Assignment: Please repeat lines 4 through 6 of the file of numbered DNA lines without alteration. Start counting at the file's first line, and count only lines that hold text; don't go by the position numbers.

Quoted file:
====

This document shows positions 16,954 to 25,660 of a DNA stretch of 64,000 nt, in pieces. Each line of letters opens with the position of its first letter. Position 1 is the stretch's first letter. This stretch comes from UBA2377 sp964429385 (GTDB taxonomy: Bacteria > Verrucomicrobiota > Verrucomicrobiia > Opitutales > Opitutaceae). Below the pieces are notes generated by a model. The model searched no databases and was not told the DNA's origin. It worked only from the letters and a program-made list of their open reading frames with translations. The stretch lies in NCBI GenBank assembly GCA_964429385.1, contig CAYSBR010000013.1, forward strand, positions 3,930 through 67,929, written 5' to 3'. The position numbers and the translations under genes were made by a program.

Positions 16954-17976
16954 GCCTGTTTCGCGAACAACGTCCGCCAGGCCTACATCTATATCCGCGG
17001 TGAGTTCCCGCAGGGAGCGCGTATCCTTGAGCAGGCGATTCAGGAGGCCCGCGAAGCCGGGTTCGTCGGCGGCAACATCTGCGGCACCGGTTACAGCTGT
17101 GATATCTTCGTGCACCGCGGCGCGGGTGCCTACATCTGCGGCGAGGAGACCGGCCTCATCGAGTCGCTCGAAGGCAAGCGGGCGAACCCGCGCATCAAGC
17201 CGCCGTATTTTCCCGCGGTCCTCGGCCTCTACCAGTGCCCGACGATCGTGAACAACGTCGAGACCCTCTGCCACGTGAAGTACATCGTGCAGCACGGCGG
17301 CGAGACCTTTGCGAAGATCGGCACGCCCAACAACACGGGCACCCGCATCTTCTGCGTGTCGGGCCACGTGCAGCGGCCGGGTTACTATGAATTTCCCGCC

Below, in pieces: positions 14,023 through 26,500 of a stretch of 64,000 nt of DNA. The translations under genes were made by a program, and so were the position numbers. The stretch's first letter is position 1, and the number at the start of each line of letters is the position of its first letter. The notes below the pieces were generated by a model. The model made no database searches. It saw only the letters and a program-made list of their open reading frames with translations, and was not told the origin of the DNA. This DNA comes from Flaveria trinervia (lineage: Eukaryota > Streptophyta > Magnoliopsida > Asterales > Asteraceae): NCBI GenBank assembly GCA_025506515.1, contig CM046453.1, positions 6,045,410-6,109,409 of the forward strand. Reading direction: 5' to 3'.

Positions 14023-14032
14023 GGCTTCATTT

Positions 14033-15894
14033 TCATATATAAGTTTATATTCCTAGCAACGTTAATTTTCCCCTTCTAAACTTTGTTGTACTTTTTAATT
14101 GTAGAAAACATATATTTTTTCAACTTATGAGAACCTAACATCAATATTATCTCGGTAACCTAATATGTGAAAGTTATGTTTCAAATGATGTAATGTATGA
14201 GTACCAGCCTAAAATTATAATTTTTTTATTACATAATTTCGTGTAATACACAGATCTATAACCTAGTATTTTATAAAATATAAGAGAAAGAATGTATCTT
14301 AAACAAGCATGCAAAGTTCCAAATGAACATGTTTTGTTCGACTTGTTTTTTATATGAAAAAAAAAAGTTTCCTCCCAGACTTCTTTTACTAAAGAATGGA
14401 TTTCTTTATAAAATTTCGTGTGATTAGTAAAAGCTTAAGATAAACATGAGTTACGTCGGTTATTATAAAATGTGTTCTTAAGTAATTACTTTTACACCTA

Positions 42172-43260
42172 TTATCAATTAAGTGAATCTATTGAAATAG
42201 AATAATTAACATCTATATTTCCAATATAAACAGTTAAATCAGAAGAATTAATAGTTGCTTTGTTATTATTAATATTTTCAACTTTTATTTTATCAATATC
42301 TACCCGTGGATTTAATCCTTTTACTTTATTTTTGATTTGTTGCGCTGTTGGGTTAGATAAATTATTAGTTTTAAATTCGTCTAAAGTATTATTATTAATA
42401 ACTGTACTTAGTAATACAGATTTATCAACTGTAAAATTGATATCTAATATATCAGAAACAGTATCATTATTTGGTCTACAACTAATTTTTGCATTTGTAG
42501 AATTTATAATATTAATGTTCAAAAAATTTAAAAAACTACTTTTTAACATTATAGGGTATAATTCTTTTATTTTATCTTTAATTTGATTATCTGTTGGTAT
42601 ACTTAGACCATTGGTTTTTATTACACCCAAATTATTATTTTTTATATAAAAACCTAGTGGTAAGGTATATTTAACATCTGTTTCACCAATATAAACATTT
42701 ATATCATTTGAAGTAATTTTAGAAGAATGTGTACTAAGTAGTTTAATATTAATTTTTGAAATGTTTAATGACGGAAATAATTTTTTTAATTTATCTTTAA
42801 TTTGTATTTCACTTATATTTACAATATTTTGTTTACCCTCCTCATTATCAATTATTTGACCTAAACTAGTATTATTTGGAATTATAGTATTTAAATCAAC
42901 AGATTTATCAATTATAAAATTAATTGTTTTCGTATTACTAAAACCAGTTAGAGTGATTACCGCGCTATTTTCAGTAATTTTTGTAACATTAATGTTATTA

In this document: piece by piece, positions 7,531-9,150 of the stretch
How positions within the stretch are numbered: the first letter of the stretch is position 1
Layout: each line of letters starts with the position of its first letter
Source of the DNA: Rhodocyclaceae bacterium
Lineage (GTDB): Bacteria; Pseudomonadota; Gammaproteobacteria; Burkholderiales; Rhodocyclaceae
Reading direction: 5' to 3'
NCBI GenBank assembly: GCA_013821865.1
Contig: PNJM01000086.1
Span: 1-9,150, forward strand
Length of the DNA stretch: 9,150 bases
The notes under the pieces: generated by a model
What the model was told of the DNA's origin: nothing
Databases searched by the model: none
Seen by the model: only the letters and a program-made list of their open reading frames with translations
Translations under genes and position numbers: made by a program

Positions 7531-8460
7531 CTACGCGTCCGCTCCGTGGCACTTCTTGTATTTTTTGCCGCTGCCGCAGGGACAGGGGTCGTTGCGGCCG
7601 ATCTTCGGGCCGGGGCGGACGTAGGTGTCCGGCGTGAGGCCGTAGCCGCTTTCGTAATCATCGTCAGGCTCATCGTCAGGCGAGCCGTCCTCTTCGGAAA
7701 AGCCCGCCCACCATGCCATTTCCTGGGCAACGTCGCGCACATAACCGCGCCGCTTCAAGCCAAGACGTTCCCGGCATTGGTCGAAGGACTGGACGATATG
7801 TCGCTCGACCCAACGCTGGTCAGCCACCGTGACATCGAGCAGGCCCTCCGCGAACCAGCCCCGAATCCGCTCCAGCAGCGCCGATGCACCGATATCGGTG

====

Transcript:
17001 TGAGTTCCCGCAGGGAGCGCGTATCCTTGAGCAGGCGATTCAGGAGGCCCGCGAAGCCGGGTTCGTCGGCGGCAACATCTGCGGCACCGGTTACAGCTGT
17101 GATATCTTCGTGCACCGCGGCGCGGGTGCCTACATCTGCGGCGAGGAGACCGGCCTCATCGAGTCGCTCGAAGGCAAGCGGGCGAACCCGCGCATCAAGC
17201 CGCCGTATTTTCCCGCGGTCCTCGGCCTCTACCAGTGCCCGACGATCGTGAACAACGTCGAGACCCTCTGCCACGTGAAGTACATCGTGCAGCACGGCGG